I liked Ruby's character; she was smart, cheeky, and (mostly) on top of things. And all the descriptions of super-cool gadgets were amazing (oh, how I would love to have some of those!) I would definitely recommend this mystery.
All of my reviews can be read at my blog [...].
My mum would tell me off for staying up and reading it too late, I would tell my mum "I will finish the chapter" but sometimes I forget and read on, that's how great it is!
My favorite part is when Ruby Redfort gets the secret code from Lopze's compact.
Its the best book I've read so far and I've read a lot of books, I really hope for the next book in the series.
Anyway, I ABSOLUTELY recommend it to anyone!
We found out about the series from a teacher friend- whose own daughters enjoyed them. (Purchase #1)
Loved it so much we bought a .1 cent "like new" copy for her classroom (#2)
Another for a cousin's BD who loves mystery/action books - who also loves it and is waiting to get book 2. (#3.)
The main character, Ruby Redfort, is a smart, sassy girl who is recruited as a "code cracker" into a secret spy organization. Her best friend, Clancy, is as loyal as can be, and her family/household staff are extremely devoted to her - and she to them. With Ruby being in middle school, there are a few other kids in the book. Minor characters but clearly defined.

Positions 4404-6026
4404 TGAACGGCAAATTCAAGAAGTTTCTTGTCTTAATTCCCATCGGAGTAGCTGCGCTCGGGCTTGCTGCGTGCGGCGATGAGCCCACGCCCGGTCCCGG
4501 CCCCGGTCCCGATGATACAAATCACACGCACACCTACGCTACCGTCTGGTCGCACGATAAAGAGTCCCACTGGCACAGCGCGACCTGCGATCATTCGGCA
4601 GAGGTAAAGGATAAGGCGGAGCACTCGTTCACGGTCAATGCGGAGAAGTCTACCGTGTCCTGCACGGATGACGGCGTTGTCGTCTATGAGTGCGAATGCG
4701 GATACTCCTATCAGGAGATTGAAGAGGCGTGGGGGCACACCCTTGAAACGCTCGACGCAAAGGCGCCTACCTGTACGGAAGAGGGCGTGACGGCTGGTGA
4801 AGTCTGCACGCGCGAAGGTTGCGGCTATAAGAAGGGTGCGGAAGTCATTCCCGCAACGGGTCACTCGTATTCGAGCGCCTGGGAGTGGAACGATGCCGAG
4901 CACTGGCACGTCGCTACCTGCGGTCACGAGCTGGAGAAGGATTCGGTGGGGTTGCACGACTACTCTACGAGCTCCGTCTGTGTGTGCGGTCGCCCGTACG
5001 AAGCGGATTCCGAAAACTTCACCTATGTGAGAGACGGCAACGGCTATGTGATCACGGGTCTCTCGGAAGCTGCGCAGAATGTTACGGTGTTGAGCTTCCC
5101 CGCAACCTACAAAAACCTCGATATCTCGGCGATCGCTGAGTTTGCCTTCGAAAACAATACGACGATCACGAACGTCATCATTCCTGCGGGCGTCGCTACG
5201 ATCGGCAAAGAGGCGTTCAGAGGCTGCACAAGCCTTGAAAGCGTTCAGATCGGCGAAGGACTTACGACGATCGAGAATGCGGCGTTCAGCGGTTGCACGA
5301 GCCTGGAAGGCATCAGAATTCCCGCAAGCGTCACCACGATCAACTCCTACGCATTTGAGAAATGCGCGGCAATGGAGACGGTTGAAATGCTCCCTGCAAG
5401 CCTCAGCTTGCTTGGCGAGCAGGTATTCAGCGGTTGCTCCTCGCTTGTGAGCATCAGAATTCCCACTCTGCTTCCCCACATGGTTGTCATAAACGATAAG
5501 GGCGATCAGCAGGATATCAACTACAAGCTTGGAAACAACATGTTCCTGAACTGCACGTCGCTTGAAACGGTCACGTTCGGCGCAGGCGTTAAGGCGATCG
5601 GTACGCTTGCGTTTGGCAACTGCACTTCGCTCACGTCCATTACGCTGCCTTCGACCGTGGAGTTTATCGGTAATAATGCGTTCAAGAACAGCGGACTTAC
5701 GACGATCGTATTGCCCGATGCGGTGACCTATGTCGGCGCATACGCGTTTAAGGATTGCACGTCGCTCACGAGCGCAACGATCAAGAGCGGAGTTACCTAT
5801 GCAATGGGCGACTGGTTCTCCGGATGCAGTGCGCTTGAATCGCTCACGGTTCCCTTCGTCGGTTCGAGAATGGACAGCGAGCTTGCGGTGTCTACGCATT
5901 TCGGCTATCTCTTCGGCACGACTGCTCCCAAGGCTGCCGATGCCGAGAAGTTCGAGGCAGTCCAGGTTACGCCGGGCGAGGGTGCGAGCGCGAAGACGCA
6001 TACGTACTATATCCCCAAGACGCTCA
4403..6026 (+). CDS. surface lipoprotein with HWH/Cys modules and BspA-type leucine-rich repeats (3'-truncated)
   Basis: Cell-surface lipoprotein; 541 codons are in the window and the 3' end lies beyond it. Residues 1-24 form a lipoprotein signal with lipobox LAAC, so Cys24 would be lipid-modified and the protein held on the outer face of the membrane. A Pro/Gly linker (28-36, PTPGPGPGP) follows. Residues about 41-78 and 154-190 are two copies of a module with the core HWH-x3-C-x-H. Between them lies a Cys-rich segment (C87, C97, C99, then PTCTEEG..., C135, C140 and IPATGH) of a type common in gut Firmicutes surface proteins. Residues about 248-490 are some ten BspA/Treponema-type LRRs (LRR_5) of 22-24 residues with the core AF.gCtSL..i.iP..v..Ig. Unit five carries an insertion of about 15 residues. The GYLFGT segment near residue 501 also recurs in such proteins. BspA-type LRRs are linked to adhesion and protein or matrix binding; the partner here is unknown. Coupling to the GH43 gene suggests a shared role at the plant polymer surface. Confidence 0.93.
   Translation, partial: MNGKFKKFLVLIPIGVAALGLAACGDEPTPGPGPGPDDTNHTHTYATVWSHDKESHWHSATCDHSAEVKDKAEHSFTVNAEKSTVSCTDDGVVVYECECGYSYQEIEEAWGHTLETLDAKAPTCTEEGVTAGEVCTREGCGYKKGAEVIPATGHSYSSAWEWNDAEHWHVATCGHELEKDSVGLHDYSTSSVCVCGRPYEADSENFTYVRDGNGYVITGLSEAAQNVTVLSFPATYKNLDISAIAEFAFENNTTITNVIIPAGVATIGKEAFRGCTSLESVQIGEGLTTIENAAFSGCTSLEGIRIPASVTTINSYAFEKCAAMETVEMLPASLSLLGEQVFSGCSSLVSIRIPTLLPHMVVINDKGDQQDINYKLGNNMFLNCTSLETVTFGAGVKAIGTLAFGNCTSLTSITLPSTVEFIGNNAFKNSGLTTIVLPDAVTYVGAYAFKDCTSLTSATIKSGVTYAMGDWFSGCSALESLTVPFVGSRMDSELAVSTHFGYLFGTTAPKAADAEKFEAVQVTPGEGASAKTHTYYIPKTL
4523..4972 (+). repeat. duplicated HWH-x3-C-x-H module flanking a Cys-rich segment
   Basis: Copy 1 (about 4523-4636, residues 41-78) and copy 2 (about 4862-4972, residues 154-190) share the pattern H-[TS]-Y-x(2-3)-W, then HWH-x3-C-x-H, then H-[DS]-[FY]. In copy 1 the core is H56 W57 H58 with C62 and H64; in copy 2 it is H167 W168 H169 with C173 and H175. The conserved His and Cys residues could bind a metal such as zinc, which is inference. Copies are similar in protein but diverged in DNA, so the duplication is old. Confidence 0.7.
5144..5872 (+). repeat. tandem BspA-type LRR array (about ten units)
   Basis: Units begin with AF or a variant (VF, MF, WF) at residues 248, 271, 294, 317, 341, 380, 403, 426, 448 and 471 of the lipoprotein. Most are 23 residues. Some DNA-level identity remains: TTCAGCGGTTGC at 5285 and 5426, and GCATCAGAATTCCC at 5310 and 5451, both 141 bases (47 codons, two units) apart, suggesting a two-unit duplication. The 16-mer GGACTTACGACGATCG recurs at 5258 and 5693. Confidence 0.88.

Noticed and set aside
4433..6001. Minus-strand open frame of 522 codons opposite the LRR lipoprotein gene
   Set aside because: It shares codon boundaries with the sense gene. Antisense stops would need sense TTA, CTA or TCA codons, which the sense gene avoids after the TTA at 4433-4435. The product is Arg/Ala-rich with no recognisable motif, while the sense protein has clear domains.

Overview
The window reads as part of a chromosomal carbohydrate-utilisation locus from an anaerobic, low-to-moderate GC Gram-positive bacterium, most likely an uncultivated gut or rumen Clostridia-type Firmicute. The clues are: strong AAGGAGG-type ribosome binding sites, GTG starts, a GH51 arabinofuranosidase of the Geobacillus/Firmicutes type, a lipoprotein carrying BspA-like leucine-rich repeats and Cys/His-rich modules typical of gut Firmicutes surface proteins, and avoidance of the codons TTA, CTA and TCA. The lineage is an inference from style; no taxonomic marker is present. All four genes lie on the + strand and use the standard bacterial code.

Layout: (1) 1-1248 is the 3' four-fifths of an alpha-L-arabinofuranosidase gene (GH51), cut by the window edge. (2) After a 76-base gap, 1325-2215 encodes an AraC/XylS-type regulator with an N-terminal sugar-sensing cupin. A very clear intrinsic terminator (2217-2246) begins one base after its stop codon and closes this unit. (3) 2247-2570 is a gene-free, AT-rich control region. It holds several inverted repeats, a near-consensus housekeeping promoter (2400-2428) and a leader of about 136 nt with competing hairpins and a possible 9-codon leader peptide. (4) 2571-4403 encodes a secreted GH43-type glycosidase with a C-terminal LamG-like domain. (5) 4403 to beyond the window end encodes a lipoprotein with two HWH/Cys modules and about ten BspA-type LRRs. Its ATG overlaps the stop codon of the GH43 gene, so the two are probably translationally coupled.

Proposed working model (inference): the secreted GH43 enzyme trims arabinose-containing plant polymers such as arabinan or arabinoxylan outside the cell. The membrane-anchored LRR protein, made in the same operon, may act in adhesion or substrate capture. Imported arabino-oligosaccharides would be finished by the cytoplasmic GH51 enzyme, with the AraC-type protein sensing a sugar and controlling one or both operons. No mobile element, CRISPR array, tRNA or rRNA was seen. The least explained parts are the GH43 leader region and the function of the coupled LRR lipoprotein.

My daughter is 11, in the 6th grade. She is a voracious reader. She's gone through Harry Potter a couple of times, The Fablehaven Seiries, The Beyonders, The various Rick Riordian adventures, The Leventhump Series and plenty of the classics along the way. The Ruby Redfort Series has been a delightfully bright spot in her reading journey. We both read the book. Both loved it! For MY part, I found myself laughing out loud at her wry wit and being very touched by the lessons she was learning on the way. My favorite things? The author has a strong, smart female in the lead here, using her brain and her wits to solve the problems that come her way. BUT - this isn't a book about a girl with heavy emotions or trials that lay ahead. It's about a really smart kid who thinks on her feet, making things up as she goes if needed. The fact that she's a girl doesn't really factor into the equation. (A good dose of Hermione Granger, mixed with Ferris Bueller, perhaps?Read more ›
Most Recent Customer Reviews
It was very entretaining and very funny .My favourite character was the buttlerPublished 2 months ago by Roberto Gallardo
Actually an awesome story, but completely let down by the binding - pages fell out every time we turned the page, leaving us with a pile of loose pages. Read morePublished 2 months ago by Rose
Great Book! definitely would recommend it to others looking for a good book that keeps you in your toes jPublished 3 months ago
Loved the book has a great plot and everyone should read this wonderful book about discovering yourself and saving the worldPublished 4 months ago by Peter
My 13 year old daughter read and reviewed this: Ruby Redford's 'Look into My Eyes' is a really cool book but they use slang like 'gotta' and 'gonna' a lot which is a bit... Read morePublished 7 months ago by Alisan
The narrator has a distinctive husky voice. When reading dialogue her voice becomes raspy to the point of being bothersome. Read morePublished 7 months ago by milkman